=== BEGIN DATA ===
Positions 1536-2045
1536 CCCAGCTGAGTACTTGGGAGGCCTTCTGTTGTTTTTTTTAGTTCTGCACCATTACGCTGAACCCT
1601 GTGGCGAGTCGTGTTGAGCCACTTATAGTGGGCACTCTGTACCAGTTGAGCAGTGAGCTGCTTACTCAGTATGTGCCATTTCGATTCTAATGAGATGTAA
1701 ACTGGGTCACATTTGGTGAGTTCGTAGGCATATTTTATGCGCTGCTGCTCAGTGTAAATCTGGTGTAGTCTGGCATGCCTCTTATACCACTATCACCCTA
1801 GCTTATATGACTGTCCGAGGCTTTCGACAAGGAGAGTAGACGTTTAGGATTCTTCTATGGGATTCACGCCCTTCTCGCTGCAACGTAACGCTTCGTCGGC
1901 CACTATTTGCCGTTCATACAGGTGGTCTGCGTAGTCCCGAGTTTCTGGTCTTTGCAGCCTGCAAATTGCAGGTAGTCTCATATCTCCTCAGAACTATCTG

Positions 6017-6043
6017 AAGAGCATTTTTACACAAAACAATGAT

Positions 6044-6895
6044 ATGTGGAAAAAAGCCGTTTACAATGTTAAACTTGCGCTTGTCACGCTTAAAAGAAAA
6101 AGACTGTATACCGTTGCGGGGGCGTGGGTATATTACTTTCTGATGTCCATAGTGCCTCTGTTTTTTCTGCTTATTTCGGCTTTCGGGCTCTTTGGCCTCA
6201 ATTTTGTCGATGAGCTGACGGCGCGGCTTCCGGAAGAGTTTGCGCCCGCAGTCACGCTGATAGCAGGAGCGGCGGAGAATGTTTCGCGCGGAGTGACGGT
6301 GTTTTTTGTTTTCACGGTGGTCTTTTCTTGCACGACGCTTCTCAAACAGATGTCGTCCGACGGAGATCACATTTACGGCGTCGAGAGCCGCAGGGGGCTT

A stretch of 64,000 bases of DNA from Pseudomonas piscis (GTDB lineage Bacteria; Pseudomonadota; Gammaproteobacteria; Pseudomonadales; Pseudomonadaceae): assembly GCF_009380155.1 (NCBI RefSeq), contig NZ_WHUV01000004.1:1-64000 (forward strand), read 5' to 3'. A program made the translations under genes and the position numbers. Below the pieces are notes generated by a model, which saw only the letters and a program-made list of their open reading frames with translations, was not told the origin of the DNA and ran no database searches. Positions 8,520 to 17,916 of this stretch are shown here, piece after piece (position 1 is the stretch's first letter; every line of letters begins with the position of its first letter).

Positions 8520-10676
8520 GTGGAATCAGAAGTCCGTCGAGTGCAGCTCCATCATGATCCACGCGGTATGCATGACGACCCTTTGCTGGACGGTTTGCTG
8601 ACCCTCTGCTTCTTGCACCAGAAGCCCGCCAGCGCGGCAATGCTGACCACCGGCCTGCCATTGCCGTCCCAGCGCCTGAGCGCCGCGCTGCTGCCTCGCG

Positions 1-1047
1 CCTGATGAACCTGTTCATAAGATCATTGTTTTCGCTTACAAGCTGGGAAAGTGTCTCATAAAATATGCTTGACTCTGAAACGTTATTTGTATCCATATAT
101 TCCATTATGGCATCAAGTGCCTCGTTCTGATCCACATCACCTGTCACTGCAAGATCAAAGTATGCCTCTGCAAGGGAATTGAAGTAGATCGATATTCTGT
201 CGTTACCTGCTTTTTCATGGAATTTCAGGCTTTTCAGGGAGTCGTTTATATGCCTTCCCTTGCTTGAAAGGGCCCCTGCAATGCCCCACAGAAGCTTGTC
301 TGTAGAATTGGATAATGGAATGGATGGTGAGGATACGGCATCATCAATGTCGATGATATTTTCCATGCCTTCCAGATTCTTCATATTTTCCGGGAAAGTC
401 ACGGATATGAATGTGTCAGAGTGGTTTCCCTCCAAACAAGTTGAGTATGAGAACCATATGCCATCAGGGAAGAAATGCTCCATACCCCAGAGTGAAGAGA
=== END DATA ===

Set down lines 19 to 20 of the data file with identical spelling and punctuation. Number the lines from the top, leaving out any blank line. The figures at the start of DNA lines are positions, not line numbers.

1 CCTGATGAACCTGTTCATAAGATCATTGTTTTCGCTTACAAGCTGGGAAAGTGTCTCATAAAATATGCTTGACTCTGAAACGTTATTTGTATCCATATAT
101 TCCATTATGGCATCAAGTGCCTCGTTCTGATCCACATCACCTGTCACTGCAAGATCAAAGTATGCCTCTGCAAGGGAATTGAAGTAGATCGATATTCTGT